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prove that altitude of a triangle r concurrent no

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keshavgupta | Student, Grade 10 | eNotes Newbie

Posted September 15, 2011 at 6:09 PM via web

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prove that altitude of a triangle r concurrent no

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pagu | eNoter

Posted September 16, 2011 at 5:54 AM (Answer #1)

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I can't make sketch here to show the proof clearly but I'll describe the sketch so that you can follow by making the sketch on your paper while reading this.

Let's draw a triangle with sides a, b, c. Pls. put c on the longest of the three sides. Now name the vertices as A, B, C with A opposite side a; B opposite side b and C opposite side c.

Now draw the first altitude perpendicular to side c.. This will pass through vertex C. We will call this as "altC". Put a small square at the intersection of altC and side c, to indicate right angle and mark this intersection as point F.

Next draw the second altitude perpendicular to side a. This line will pass through vertex A. We will call this as "altA". Put a small square at the intersection of altA and side a, to indicate right angle and mark this intersection as point D(Note: If angle C is acute, then point D is on side a in the triangle, else point D is on the extension of side a outside the triangle.)

Finally draw the last altitude through vertex B and perpendicular to side b and we will call this as "altB". Mark the intersection of altB and side b as point E and put small square on it. (Again if angle C is acute, then point E is on side b in the triangle, else point E is on the extension of side b outside the triangle.)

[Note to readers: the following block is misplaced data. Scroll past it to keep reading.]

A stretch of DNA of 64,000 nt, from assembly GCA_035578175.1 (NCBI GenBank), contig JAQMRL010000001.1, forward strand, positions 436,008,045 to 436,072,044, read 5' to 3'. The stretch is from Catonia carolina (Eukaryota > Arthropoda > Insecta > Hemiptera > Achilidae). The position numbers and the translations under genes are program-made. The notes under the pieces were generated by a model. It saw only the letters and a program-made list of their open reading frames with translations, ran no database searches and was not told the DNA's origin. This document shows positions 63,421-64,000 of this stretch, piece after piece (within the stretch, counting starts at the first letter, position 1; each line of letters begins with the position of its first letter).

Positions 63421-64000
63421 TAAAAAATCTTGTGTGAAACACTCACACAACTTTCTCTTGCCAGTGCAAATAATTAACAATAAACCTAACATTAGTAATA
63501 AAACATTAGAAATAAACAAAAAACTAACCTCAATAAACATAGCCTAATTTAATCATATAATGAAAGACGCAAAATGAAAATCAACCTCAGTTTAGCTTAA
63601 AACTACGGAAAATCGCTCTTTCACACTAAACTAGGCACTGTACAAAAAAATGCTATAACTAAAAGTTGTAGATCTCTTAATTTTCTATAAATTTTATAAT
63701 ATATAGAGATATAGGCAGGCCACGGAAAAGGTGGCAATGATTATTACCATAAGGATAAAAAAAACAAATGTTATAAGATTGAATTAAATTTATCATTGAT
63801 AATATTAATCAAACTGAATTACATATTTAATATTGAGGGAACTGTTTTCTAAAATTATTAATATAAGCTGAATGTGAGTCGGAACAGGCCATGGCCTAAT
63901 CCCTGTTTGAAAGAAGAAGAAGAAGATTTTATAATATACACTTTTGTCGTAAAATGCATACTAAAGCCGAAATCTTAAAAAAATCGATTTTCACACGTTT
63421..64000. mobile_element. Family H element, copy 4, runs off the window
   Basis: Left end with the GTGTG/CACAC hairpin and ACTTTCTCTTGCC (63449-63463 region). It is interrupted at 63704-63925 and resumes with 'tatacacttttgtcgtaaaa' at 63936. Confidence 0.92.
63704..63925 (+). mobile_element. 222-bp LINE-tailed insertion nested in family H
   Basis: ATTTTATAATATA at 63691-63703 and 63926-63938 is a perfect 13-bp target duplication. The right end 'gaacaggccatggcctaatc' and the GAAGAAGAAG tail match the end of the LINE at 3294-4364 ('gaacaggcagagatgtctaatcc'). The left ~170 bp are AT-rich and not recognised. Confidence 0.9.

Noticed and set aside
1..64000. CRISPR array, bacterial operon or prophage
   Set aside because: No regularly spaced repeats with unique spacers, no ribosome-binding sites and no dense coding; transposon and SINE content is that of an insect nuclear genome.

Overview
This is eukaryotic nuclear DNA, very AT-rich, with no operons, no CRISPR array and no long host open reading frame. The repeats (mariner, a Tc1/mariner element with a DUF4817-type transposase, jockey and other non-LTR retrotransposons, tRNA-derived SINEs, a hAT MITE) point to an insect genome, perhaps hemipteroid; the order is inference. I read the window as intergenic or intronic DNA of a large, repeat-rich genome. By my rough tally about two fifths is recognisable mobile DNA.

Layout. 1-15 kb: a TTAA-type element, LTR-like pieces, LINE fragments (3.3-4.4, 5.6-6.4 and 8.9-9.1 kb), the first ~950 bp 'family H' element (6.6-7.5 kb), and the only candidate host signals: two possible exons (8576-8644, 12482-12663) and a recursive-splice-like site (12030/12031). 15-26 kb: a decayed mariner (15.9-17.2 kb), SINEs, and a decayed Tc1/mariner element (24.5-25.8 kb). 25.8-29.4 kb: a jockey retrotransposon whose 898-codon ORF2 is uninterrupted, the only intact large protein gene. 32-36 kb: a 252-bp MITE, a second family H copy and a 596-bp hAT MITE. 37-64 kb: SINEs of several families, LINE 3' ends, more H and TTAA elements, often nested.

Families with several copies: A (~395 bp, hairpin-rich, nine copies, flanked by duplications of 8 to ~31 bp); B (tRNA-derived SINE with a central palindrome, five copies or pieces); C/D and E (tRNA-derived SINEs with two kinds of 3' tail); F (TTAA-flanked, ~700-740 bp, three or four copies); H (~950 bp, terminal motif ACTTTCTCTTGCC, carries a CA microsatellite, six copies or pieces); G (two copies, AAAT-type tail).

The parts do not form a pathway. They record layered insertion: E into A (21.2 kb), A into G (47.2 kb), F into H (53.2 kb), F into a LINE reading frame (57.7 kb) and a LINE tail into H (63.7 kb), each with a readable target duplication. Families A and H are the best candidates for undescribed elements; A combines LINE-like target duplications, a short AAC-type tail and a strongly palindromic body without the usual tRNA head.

Now locate the intersection of altA and altC and mark this as point O1, then locate also the intersection of altB and altC and mark as point O2. then locate also the intersection of altA and altB and mark as point O. (For your guide if angle C is acute, then point O1, O2 and O is inside the triangle, else point O1, O2 and O are outside the triangle.)

If your drawing is perfect the you'll see that the altitudes are concurrent. But it's better if they're not. so that we a triangle of error O1O2O

 

O1, O2 and O are the same point, if they are concurrent and FO1=FO2. So we can make a proposition that:

The altitudes of a triangle are concurrent because distance FO1 and distance FO2 are equal.

Proof:

From right triangle AFC

FC = bsinA;     AF = bcosA

From right triangle BFC

FC = asinB;     BF = acosB

bsinA = asinB

b = asinB/sinA

But <ABD = 90-A, thus <FO2B = A

Also <BAE = 90-B, thus <FO1A = B

From right triangle  AFO1

tanFO1A = AF/FO1

FO1 = AF/ tanFO1A

FO1 = bcosA/tanB

FO1 = (asinB/sinA)cosA /tanB

FO1 =acotAcosB

From right triangle  BFO2

tan FO2B = BF/FO2

FO2 = BF/tan FO2B

FO2 = acosB/tanA

FO2 = acosBcotA

Distance FO1 is equal to distance FO2, therefore

The altitudes of a triangle are concurrent

 

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embizze | High School Teacher | (Level 1) Educator Emeritus

Posted September 16, 2011 at 6:17 AM (Answer #2)

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Prove that the altitudes of a triangle are congruent.

On a coordinate grid, let the three vertices be given by (-a,0), (a,0), and (b,c).

The side opposite (-a,0) has slope `(c-0)/(b-a)` , and since the altitude to that side will be perpendicular it will have the opposite reciprocal slope so `m=(a-b)/c` . Using this slope with the point (-a,0) gives the equation for this altitude as `y-0=(a-b)/c(x-(-a))` or `y=(a-b)/c(x+a)`

Similarly, the side opposite (a,0) has slope `m=(c-0)/(b+a)` , so the slope of this altitude is `m=-(a+b)/c` . Using the point-slope form with this slope through the point (a,0) gives `y=-(a+b)/c(x-a)`

Finally, since the third side lies along the x-axis, the equation of the altitude is `x=b`

Plugging `x=b` into the first equation gives `y=(a^2-b^2)/c` , and plugging `x=b` into the second equation gives `y=-(b^2-a^2)/c=(a^2-b^2)/c`

` `` `Thus the point` ` ` ``(b,(a^2-b^2)/c)` lies on all three lines. Therefore they are concurrent.

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